What to Know
- Tessa Majors was a freshman at Barnard College when she was stabbed in Morningside Park in what police say was a robbery
- The 18-year-old fought off her attackers as best she could, biting one of them on the finger
- One teen has been charged and police have been trying to identify all the people allegedly involved in the attack
The teenager wanted for questioning in the Manhattan park murder of Barnard College freshman Tessa Majors has been found, questioned and released, authorities said in a tweet Thursday.
A photo tweeted out by police with the announcement matches an image of a 14-year-old boy authorities had released earlier in the investigation in their quest to question him. Calling the apprehension a "significant development in the investigative process," Chief of Detectives Rodney Harrison tweeted that the boy was in custody and his attorneys were present at the 26th precinct "for the entire investigative process." Law enforcement sources said he was picked up in the Bronx; it wasn't clear if any charges would be filed.
A police spokesman declined to provide details, saying "the investigation remains active and ongoing."
A spokesman for Neighborhood Defender Service confirmed that the organization is providing the boy with legal representation but declined to comment further.
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The boy's name has not been released, with police taking the unusual step on December 20 of releasing photographs of him but not his name or any other identifying information. Investigators have said they believe he and at least two other teens were involved in Majors' death in Morningside Park earlier this month.
A 13-year-old is already in custody and facing charges in the murder. Another 14-year-old was questioned and released as police tried to find additional evidence. A manhunt had been underway for the third teen.
Majors was in the park just before 7 p.m. on Dec. 10 when, according to the NYPD, she was a victim of a "robbery gone wrong."
A law enforcement source said a witness saw a group of people running from where the attack happened and a 13-year-old boy has been charged with second-degree murder.
In a hearing for the 13-year-old, police described how the group of teenagers put Majors in a chokehold and removed items from her pockets. The college freshman was able to fight back, biting one of her attackers on the finger, police said.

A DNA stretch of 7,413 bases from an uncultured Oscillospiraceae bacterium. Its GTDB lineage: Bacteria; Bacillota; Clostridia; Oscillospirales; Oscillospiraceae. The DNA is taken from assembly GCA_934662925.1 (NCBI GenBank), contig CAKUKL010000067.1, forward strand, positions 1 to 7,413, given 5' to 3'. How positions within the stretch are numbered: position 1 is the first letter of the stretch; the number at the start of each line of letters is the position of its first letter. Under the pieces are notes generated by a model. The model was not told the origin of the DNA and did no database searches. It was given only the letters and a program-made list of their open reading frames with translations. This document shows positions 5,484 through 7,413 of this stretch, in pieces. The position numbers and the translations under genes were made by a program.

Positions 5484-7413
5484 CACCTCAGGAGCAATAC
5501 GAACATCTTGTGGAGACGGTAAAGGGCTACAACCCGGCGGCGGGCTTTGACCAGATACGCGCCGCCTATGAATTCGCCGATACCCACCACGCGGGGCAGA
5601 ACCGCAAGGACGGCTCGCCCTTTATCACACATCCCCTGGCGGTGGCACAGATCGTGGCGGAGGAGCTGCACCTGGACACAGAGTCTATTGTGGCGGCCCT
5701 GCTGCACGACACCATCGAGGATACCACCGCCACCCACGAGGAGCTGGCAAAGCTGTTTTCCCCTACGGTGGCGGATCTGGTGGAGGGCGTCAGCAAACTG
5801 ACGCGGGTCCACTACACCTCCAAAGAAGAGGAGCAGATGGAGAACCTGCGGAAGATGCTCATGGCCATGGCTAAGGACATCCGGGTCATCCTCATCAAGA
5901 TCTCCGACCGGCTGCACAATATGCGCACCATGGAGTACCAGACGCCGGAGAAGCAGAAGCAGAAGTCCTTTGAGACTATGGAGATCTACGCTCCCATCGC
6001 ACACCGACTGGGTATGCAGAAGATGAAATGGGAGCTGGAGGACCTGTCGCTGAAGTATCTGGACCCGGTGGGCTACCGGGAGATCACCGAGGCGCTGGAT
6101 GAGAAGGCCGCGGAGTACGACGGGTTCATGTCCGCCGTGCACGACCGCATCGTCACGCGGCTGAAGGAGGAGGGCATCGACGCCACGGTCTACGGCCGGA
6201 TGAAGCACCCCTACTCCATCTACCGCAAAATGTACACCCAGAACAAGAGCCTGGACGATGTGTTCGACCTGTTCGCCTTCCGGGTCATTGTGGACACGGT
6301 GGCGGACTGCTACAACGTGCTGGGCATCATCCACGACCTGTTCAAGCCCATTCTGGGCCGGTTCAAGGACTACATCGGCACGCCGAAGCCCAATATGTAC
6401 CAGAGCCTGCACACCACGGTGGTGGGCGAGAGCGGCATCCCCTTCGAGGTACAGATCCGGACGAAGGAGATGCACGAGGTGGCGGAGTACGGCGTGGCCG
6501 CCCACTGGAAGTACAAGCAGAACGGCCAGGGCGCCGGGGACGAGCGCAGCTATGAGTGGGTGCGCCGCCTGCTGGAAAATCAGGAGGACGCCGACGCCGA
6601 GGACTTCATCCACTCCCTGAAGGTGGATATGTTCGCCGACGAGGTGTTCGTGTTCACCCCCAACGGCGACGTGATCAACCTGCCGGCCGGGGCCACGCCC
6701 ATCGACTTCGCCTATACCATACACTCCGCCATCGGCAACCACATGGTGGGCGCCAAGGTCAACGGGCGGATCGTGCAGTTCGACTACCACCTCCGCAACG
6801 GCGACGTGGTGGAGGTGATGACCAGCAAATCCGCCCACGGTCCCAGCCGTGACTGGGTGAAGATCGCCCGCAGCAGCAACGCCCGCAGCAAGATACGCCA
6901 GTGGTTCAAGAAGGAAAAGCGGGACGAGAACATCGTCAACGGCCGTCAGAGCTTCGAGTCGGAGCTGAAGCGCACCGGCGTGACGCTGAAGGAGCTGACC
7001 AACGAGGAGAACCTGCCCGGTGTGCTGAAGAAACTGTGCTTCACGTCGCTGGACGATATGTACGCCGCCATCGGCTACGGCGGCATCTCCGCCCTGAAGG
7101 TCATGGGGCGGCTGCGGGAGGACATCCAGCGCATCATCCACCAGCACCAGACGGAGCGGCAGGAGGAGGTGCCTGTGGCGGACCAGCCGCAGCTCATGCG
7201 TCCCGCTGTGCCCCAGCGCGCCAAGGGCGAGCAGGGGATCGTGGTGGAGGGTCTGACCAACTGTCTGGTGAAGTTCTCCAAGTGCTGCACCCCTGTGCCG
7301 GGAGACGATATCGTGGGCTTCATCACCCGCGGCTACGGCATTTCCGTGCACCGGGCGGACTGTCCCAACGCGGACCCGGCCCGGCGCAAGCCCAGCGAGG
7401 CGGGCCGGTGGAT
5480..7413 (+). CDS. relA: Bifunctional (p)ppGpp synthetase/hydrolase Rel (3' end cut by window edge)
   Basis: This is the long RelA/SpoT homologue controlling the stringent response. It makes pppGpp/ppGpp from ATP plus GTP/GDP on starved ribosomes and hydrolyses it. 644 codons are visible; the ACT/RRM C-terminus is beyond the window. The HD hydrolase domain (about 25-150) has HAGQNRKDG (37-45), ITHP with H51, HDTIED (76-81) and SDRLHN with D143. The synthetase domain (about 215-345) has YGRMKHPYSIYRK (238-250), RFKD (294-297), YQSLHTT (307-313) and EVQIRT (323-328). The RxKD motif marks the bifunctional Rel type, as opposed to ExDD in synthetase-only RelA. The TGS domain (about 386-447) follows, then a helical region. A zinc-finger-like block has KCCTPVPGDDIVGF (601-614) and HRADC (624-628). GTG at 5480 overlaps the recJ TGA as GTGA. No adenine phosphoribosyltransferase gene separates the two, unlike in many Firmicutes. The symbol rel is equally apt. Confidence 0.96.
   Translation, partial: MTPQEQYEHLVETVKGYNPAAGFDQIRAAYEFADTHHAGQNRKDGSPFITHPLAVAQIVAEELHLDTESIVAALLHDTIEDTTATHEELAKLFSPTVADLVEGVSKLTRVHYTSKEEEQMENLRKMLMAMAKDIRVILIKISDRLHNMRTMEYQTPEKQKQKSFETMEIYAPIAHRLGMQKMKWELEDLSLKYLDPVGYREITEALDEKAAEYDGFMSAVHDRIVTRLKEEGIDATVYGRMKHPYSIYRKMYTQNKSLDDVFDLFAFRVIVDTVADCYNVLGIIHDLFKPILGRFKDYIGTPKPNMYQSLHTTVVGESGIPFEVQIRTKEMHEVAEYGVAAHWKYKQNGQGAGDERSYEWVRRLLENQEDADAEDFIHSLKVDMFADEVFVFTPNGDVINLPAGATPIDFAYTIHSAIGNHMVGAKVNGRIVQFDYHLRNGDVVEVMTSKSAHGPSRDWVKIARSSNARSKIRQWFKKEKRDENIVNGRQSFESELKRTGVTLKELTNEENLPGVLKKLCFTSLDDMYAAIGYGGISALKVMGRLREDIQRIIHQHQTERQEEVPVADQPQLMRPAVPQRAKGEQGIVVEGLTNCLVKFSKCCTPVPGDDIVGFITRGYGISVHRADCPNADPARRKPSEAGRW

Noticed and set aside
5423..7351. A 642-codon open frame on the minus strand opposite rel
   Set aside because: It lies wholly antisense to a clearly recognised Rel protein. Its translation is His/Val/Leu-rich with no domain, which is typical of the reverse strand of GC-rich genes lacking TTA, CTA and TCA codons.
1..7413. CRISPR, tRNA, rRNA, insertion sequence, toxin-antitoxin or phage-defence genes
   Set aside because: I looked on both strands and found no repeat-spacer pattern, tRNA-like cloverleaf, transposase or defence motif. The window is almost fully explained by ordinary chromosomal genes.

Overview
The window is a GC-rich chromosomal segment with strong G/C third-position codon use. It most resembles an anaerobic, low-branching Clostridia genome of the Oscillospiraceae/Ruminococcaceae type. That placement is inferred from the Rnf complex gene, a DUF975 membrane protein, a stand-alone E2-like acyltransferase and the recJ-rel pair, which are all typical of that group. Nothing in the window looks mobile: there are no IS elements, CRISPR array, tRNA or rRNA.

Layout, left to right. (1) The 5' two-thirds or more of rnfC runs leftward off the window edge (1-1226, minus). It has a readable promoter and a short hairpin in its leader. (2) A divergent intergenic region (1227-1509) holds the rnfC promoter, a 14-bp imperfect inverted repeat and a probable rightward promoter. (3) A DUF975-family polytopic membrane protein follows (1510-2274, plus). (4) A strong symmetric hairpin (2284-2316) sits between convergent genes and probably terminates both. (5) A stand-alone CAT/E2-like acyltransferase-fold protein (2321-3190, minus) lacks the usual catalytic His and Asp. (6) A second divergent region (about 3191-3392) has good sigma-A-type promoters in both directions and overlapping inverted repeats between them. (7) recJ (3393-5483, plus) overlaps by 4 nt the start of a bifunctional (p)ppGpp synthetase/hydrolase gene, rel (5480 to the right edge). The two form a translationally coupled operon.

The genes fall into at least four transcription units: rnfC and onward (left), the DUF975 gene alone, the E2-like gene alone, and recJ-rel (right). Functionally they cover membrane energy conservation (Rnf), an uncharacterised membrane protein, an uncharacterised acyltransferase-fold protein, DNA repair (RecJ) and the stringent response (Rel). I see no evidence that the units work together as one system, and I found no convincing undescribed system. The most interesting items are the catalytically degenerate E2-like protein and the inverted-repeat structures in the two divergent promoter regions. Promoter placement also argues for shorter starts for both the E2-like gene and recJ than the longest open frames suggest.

The teen that had been charged said he watched his friend slash Majors with a knife, according to a detective's testimony.
Detectives say the charged teen watched as Majors was stabbed at the base of the steps, feathers coming out of her jacket as she struggled to fight back. She was stabbed multiple times and managed to stagger out of the park to find a security guard for help. Majors died at a hospital.
In a statement earlier this month, Majors' family said they want to know "what exactly happened to Tess and who committed her murder. We believe, for the immediate safety of the community and the surrounding schools, that should be everyone’s top priority and we are grateful to the men and women of the NYPD for all of their efforts."
In the wake of Majors' death, Barnard and Columbia faculty have reported receiving "abhorrent and viciously racist" robocall messages from a white supremacist organization, and a Connecticut man was arrested after police say he posted online that he was going to kill the suspected stabber.
Police immediately stepped up security in the park area after Majors died. Crime statistics show more robberies were reported in Morningside Park this year than in any other park in the city.
Majors' death has troubled city and college leaders, both for its proximity to campus and its apparent randomness.
Some city leaders have urged police to use caution in investigating Majors' death to avoid repeating mistakes made with the Central Park Five — a group of five black and Hispanic teens wrongfully convicted of a 1989 rape.